About 100 years ago there were two boys called Kai and Ely, they were both 14 and they were best friends. They wanted to go to war, so when their parents were asleep, they snuck out to war!

When they went to France they met Sergeant Granit he did not tell the troops that Kai and Eli came. Meanwhile, they were in the trenches Sergeant Granit gave them guns and uniform then he told the soldiers who they were, they made some new friends. The Germans mad an attack! Granit got shot in the head blood was everywhere. Kai and Ely ran back to the trenches, they were really sad!!! Kai wrote a letter (here it is).

Dear Dad,

The sergeant has died. I was really sad. Me and Ely are all by ourselves now please help!



Lady Alice Tomlinson helps the hurt soldiers. Alice sometimes sews the ripped clothes. Her Mother worked as a Canary making bombs, bullets and shells but the bomb she made exploded and 113 ladies died and 23 men

WORLD WAR 1 by Alan

Once there lived a young boy called Ely. He was poor and dirty, he lost his family when he was only four years old! He was just downhearted and scared because he had no shelter.

Soon another boy came, he was four years old too and he had lost his family as well and his name was Kai. Subsequently there were three more boys and their names were Granit, Zeyt and Alan.

They were all wise boys but poor. Sadly Granit got shot in the leg by the sympathetic Germans! So Zeyt, Ely, Kai and Alan ran to a farm to hide because they were frightened!

After the war, it was three years later when all of the kids were seven years old. They were much smarter and older they worked in a small shop and they had to do everything in the shop! The people never did anything only the kids …. Suddenly terrorists came in and sadly killed every one in the shop except Ely because he hid and the terrorists didn’t care where is Ely.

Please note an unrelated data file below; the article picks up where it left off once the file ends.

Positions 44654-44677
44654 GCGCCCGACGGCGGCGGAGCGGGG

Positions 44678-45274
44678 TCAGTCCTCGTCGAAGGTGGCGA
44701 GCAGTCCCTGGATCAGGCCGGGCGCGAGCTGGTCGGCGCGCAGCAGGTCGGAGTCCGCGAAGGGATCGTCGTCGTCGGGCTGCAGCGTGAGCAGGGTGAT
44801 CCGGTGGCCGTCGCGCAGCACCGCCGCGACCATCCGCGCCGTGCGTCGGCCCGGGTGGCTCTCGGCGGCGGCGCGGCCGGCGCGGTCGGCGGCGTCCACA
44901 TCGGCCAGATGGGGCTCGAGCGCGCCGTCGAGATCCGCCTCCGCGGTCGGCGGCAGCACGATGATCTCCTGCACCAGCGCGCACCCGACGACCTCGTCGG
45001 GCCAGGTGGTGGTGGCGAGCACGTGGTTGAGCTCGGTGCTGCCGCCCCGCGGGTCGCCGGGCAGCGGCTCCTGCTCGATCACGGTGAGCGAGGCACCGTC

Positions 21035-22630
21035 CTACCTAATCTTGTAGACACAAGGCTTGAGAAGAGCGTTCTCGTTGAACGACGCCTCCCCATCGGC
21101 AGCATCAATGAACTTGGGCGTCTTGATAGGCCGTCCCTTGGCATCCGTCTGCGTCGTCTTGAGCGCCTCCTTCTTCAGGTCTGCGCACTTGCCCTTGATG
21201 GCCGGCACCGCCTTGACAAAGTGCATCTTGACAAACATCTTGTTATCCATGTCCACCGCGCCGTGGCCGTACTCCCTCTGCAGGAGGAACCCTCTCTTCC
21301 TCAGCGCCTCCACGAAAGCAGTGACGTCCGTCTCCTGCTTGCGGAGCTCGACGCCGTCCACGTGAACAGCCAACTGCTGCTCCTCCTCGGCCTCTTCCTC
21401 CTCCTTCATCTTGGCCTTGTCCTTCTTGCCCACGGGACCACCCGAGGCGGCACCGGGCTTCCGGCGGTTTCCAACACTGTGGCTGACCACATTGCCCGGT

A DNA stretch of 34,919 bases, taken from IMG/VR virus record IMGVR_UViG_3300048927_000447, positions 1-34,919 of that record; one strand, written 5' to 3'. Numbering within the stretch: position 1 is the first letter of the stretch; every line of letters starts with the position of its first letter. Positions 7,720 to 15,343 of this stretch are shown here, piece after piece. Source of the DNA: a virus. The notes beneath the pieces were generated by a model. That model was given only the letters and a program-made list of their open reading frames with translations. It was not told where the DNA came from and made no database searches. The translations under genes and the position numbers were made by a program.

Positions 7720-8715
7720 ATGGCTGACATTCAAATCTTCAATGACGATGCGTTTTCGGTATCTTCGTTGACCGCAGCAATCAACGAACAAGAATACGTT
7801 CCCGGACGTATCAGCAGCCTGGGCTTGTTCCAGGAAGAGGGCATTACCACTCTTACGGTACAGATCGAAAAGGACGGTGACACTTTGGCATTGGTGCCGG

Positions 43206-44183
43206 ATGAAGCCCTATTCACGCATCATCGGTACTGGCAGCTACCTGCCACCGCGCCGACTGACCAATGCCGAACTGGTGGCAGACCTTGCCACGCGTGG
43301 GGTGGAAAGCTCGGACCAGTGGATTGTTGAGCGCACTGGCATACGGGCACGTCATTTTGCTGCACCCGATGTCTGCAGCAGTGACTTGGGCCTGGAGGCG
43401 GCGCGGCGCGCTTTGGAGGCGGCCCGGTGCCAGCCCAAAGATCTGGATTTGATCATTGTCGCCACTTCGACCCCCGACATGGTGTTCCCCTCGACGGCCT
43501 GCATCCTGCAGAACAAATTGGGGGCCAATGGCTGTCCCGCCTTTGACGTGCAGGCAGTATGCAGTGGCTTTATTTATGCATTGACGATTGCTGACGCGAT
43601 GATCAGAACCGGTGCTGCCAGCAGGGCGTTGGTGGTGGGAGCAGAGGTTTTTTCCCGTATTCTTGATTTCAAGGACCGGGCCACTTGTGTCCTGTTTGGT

Headthrobbing, I woke up and sat upright in bed, banging my head on the low, slanted ceiling in the process. My 2 month old baby Irene was crying, kicking her chubby legs and screaming like a banshee. I felt blindly around for my tin rimmed glasses, found them, put them on. The world was no longer a dim blur. Scooping Irene up (much to her utmost disapproval) I headed downstairs to bottle feed her. This is a tricky process as most things are with Irene. This also used up the rest of the milk which was mildly irritating because it meant no tea until I could bring myself to walk to the grocers. Never mind. Hurrying so as not to be late, I took my postwoman’s uniform out of my big oak trunk. My uniform is beige with a wide brimmed hat and a thick, heavy, ankle length, pleated skirt. You can’t exactly be stylish in the war.